Chinese investment in Europe drops except for EV batteries as watchdogs tighten rules to stymie Beijing acquisitions
Direct investment from China fell 22% to €7.9 billion in 2022, according to a report published Tuesday by the Berlin-based Mercator Institute for China Studies and New York-based Rhodium Group.
Chandan Prakash Last Updated:May 09, 2023 13:00:37 IST
Representative Image- Reuters
With European countries tightened rules to block a slew of Chinese acquisitions, Beijing’s investment in Europe fell to its lowest point in almost a decade last year.
Foreign direct investment in Europe from China sank to $8.7 billion, a 22 per cent decline from the previous year, according to a report published Tuesday by the Berlin-based Mercator Institute for China Studies and New York-based Rhodium Group.
According to the report, China’s investment in 2022 reported a decline of 22 per cent. The trend reflects Europe’s recent moves to scrutinise the sale of assets to China.
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The researchers found that at least 10 out of 16 investment deals pursued in 2022 by Chinese entities could not be completed in the technology and infrastructure sectors, principally because of objections raised by authorities in the UK, Germany, Italy and Denmark, the Financial Times (FT) reported.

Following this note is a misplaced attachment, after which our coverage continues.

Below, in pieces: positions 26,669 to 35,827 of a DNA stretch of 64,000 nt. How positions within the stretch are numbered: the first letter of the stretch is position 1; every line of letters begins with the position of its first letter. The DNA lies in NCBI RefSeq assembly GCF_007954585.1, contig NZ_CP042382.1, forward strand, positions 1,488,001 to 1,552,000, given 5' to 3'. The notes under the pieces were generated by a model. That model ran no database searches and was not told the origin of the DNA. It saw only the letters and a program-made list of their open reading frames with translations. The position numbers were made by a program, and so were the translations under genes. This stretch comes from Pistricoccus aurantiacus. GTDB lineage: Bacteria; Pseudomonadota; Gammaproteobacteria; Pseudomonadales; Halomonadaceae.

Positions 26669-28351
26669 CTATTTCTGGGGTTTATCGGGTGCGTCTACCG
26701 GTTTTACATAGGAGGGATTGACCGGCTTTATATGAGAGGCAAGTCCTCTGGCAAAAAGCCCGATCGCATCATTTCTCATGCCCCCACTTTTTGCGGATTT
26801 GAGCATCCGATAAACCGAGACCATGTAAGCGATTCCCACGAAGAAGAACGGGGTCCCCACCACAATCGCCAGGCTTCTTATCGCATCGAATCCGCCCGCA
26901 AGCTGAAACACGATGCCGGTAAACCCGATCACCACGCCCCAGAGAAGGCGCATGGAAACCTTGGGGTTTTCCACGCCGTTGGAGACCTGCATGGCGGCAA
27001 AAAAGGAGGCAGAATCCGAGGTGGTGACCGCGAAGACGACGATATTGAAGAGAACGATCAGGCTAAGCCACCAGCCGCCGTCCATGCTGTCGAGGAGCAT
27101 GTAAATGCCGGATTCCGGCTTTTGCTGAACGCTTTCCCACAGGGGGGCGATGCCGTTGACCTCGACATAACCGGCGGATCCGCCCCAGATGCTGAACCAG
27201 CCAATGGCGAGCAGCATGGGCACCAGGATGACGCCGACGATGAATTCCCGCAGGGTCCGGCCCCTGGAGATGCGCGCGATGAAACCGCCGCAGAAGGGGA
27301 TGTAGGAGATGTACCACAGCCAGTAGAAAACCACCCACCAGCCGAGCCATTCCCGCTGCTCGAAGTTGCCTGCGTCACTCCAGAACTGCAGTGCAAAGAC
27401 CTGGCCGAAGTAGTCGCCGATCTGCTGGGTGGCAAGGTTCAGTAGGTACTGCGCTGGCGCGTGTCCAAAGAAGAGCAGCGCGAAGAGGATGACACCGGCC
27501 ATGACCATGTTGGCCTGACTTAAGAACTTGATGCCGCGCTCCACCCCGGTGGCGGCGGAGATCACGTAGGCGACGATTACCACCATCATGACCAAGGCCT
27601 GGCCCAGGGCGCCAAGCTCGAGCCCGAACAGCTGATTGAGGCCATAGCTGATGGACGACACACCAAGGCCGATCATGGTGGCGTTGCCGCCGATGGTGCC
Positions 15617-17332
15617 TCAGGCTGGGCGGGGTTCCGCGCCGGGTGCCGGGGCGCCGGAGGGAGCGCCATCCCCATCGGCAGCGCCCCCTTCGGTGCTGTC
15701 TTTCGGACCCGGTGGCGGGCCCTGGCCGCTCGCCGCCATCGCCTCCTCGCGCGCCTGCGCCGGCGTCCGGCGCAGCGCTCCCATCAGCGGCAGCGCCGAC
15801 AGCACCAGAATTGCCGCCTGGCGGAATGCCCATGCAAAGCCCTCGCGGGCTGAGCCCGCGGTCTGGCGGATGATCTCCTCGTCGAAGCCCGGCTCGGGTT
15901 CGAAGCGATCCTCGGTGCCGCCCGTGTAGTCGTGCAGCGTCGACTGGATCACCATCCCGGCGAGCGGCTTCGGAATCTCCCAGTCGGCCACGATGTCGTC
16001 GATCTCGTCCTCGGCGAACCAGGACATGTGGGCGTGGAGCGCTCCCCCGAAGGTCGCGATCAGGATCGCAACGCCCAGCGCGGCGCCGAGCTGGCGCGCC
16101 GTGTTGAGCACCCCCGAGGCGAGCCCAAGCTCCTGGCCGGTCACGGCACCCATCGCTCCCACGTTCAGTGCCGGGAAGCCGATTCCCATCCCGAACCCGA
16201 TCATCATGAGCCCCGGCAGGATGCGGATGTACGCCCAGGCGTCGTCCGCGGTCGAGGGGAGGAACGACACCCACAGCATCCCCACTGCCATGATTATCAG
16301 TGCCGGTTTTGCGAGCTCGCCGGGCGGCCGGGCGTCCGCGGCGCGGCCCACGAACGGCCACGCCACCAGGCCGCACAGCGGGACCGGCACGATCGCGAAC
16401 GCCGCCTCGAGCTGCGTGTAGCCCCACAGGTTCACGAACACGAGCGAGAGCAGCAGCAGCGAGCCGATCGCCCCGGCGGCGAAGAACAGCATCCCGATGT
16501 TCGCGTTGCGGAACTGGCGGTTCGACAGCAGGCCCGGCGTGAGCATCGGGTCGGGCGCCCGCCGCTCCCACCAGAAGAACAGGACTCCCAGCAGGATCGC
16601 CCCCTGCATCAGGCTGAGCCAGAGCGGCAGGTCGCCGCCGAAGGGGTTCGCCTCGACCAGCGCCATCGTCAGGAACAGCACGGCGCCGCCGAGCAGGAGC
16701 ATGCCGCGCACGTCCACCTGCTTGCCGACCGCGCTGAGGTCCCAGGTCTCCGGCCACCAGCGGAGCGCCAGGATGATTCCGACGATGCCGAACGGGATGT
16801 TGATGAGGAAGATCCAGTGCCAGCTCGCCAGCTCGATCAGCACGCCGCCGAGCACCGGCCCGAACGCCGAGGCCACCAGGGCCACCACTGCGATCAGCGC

The FT quoted the report as saying that several of the aborted deals, such as proposed semiconductor acquisitions in Germany and the UK, were blocked following reviews into the specific technology targeted by the Chinese investor. In other cases, deals already agreed were annulled or collapsed after the imposition of regulatory stipulations, the report added.
“Increased scrutiny of inbound investment will likely continue in coming years,” the FT quoted the report by Agatha Kratz and Mark Witzke at Rhodium Group and Max Zenglein and Gregor Sebastian at Merics as saying.
Some of the deals blocked by European regulators included Germany’s ban on Sai MicroElectronics’ proposed acquisition of the automotive chip assets of Elmos Semiconductor, the UK’s stopping Hong Kong’s Super Orange from buying electronic design company Pulsic and Italy’s annulment of sale of a military drones group, Alpi Aviation, to Chinese state-backed companies.
“In 2023, review mechanisms will come into effect in Belgium, Estonia and Ireland, in the latter also with retroactive effect,” FT cited the report as saying, adding that the Netherlands is planning to launch a broader review system that will allow for reviews of sensitive technologies and energies, also with retroactive effect.
Chinese investment in Europe plunged by more than a fifth last year to a decade low as a shift toward greenfield investments in electric-vehicle batteries only partially offset a steep decline in mergers and acquisitions, Bloomberg reported citing a survey as saying.